The Australian
Seasonal present for arts sector
Victoria Laurie | December 13, 2007

AUSTRALIA’S richest indigenous art prize will be part of a bumper Christmas present for Western Australia’s cultural sector – a sudden $70 million arts announcement to be unveiled today by Premier Alan Carpenter.

The Premier, who faces a state election next year, will release details of an almost 50per cent boost to the state’s $168 million arts budget that will flow into theatre, dance, music and the fashion industry.

It is believed to include a $1million fund to sponsor Australia’s richest indigenous art prize over four years, with several categories for individual and group artists.

It appears likely to award bigger prizemoney than the Telstra National Aboriginal and Torres Strait Islander art award, which offers a $40,000 first prize.

The package comes after Western Australia’s resource boom delivered a $2.2 billion surplus in the state budget, but failed to provide any real increase in arts funding.

It will be the biggest single injection of funds into the cultural sector in the state’s history.

Mr Carpenter is understood to have recently dined and consulted with individuals from the state’s art gallery, ballet and opera companies and the West Australian Symphony Orchestra.

Perth’s corporate sector, which outspends the state in its support of major arts organisations such as the WASO, has lobbied the Government to open its coffers to support culture.

WASO received $3 million in corporate donations last year, mainly from companies such as Woodside Petroleum, Chevron, Wesfarmers and BHP Billiton. The state’s contribution was $1.8 million.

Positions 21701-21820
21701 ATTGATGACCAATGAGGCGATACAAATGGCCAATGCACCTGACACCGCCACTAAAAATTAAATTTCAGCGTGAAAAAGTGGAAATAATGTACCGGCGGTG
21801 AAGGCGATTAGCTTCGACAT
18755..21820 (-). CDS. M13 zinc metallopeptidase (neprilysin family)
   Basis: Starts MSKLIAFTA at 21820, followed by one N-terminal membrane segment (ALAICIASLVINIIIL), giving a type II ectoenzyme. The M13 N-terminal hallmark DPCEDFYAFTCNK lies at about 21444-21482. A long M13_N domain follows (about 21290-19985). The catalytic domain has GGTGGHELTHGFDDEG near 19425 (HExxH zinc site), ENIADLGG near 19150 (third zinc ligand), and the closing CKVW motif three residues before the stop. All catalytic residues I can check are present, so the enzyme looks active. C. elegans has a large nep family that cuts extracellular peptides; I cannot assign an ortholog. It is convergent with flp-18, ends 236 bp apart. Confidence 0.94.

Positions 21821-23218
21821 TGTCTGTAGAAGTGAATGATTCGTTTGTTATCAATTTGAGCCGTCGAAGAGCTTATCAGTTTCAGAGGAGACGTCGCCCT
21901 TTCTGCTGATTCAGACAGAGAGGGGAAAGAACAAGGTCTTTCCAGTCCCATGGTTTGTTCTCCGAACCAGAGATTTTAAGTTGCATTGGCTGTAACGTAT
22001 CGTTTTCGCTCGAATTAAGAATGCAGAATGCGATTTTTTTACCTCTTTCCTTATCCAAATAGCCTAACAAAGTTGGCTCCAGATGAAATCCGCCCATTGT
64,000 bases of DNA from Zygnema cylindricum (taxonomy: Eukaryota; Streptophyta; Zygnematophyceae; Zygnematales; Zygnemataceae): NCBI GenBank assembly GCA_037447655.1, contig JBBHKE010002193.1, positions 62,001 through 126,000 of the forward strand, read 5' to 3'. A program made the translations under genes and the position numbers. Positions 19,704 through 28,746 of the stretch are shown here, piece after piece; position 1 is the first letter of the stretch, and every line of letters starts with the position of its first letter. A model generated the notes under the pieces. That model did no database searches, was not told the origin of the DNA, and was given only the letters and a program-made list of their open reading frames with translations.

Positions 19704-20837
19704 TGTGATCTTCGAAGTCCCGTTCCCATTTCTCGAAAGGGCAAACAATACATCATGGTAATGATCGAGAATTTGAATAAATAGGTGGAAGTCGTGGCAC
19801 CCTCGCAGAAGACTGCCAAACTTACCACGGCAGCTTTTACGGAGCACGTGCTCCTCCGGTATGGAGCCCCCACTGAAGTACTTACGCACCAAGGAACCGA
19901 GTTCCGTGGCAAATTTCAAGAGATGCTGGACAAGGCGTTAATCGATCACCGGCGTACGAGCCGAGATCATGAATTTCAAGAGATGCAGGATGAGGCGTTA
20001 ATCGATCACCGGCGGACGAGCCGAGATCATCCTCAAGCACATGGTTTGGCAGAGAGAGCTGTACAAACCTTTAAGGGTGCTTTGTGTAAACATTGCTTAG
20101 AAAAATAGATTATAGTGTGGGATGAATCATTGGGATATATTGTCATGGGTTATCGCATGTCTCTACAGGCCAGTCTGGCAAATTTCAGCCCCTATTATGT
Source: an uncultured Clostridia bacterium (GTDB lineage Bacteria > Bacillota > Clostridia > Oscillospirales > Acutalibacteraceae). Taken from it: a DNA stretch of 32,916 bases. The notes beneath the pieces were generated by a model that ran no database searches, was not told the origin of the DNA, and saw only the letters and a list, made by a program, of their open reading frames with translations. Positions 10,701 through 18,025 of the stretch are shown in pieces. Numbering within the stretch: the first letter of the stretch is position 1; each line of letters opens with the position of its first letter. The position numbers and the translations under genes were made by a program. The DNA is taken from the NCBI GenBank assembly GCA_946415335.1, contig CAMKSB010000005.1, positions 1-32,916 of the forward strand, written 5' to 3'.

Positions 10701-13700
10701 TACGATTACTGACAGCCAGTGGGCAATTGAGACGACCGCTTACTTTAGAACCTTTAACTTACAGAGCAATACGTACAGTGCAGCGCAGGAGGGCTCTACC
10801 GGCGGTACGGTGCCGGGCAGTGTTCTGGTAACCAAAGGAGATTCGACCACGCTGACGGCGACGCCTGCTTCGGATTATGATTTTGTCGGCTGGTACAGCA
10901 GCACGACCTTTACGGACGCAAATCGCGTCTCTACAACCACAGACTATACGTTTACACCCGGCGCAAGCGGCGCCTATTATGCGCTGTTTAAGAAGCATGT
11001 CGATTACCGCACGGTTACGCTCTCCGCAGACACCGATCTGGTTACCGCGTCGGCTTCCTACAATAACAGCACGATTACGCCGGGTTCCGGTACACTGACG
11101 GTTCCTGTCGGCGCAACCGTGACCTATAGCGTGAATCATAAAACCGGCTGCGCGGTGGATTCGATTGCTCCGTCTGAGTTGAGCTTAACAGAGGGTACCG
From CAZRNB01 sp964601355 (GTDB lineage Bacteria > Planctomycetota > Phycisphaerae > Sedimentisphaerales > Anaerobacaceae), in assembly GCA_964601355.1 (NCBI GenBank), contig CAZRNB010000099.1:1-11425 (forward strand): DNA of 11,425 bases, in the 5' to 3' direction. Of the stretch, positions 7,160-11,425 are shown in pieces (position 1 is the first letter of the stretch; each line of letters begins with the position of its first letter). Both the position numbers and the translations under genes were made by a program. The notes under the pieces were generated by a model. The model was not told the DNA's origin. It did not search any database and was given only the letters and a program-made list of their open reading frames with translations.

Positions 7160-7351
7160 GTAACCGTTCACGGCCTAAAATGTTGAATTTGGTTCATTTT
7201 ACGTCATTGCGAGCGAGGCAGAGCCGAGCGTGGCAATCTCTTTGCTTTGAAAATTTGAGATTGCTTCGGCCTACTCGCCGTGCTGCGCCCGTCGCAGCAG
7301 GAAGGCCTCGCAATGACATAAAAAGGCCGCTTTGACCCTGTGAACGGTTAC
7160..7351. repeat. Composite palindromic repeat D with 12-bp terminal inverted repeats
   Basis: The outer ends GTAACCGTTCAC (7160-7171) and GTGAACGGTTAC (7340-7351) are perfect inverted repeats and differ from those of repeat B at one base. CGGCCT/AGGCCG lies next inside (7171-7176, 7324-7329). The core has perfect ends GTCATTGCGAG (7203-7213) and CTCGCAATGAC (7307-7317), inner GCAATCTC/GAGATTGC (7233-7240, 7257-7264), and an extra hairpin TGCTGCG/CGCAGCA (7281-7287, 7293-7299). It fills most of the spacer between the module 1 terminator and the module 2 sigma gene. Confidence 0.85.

Unlike some other past and present state premiers – Don Dunstan and Mike Rann in South Australia, Neville Wran and Bob Carr in NSW and Jeff Kennett in Victoria – Mr Carpenter has shown little inclination until now to attend cultural events or promote the arts portfolio.

But observers say Mr Carpenter, who has been in office nearly two years, is now keen to spread the Government’s resource wealth more widely to raise the state’s cultural profile.

He took a personal interest in the plight of underfunded artists earlier this year when WA Ballet dancers went on strike over salaries as low as $38,000 a year. He is understood to have personally intervened to secure more company funding to better pay dancers.

Funds were also found at short notice after he learned that an annual Shakespeare in the Park event could be cancelled for lack of funds.